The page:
Sep 18, 2017
This article continues our series on the 100th anniversary of the Russian Revolution.
By mid-September, the Bolsheviks had won a considerable influence in the Soviets. The idea that the Soviets should take power gained support among the masses across the whole country as they became more conscious that their vital demands, in the most literal sense, could not be satisfied by the Provisional Government. The Provisional Government had convoked a Democratic Conference that began meeting on September 14th in order to reconstitute a ruling authority at the greatest possible distance from the Soviets and the influence of the Bolsheviks. During this period, Lenin, who was still forced into hiding, sent two letters to the Party’s Central Committee defending the idea that the situation was ripe for an insurrection and the taking of power.
In his first letter, The Bolsheviks Must Assume Power, written between September 12th and 14th, Lenin wrote: “The Bolsheviks, having obtained a majority in the Soviets of Workers’ and Soldiers’ Deputies of both capitals, can and must take state power into their own hands. They can because the active majority of revolutionary elements in the two chief cities is large enough to carry the people with it, to overcome the opponent’s resistance, to smash him, and to gain and retain power. For the Bolsheviks, by immediately proposing a democratic peace, by immediately giving the land to the peasants and by reestablishing the democratic institutions and liberties which have been mangled and shattered by Kerensky, will form a government which nobody will be able to overthrow. …
The Democratic Conference represents not a majority of the revolutionary people, but only the compromising upper strata of the petty bourgeoisie. … The Democratic Conference is deceiving the peasants; it is giving them neither peace nor land.”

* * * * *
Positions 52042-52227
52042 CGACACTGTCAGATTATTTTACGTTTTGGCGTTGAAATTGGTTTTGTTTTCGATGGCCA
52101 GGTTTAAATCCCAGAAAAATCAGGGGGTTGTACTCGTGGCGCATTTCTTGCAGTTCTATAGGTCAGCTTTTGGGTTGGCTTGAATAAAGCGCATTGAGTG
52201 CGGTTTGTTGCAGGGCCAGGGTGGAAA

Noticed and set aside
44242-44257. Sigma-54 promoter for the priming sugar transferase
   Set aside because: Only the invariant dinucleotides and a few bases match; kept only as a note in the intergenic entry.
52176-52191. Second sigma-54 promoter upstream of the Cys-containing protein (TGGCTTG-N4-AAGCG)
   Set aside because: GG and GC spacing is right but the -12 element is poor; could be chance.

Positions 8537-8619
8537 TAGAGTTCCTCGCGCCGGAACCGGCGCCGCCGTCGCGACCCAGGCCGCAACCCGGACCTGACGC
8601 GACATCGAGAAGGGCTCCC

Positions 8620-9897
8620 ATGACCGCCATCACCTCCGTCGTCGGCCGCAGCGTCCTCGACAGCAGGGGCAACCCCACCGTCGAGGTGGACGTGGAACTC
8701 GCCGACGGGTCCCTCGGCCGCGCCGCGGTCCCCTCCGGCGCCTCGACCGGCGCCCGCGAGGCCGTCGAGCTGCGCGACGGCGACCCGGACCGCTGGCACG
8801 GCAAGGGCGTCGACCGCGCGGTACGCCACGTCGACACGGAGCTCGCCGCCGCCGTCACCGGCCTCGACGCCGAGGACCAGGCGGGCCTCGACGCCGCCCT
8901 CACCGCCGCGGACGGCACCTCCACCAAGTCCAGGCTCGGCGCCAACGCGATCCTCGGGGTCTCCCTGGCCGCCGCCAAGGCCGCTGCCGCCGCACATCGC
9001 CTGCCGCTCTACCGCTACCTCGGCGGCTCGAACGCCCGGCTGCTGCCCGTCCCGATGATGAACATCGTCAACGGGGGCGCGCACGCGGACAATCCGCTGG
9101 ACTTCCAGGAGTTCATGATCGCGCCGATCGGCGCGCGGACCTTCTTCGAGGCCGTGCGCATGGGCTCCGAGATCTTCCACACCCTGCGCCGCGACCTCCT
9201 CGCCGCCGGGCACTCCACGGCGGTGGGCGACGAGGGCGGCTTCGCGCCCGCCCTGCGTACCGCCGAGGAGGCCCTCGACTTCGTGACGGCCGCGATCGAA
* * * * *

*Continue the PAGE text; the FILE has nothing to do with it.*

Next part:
Lenin developed this idea in Marxism and Insurrection, which he sent to the Bolshevik Central Committee on September 15th: “To be successful, insurrection must rely not upon conspiracy and not upon a party, but upon the advanced class. That is the first point. Insurrection must rely upon a revolutionary upsurge of the people. That is the second point. Insurrection must rely upon that turning-point in the history of the growing revolution when the activity of the advanced ranks of the people is at its height, and when the vacillations in the ranks of the enemy and in the ranks of the weak, half-hearted and irresolute friends of the revolution are strongest. That is the third point. And these three conditions for raising the question of insurrection distinguish Marxism from Blanquism.
Once these conditions exist, however, to refuse to treat insurrection as an art is a betrayal of Marxism and a betrayal of the revolution.
To show that it is precisely the present moment that the Party must recognize as the one in which the entire course of events has objectively placed insurrection on the order of the day and that insurrection must be treated as an art, it will perhaps be best to use the method of comparison, and to draw a parallel between July 3-4 and the September days. On July 3-4, … the objective conditions for the victory of the insurrection did not exist.
(1) We still lacked the support of the class which is the vanguard of the revolution.
We still did not have a majority among the workers and soldiers of Petrograd and Moscow. Now we have a majority in both Soviets. It was created solely by the history of July and August, by the experience of the ‘ruthless treatment’ meted out to the Bolsheviks, and by the experience of the Kornilov revolt.
(2) There was no country-wide revolutionary upsurge at that time. There is now, after the Kornilov revolt. The situation in the provinces and assumption of power by the Soviets in many localities prove this.
(3) At that time there was no vacillation on any serious political scale among our enemies and among the irresolute petty bourgeoisie. Now the vacillation is enormous. …
(4) Therefore, an insurrection on July 3-4 would have been a mistake; we could not have retained power either physically or politically. …
Now the picture is entirely different. We have the following of the majority of a class, the vanguard of the revolution, the vanguard of the people, which is capable of carrying the masses with it.”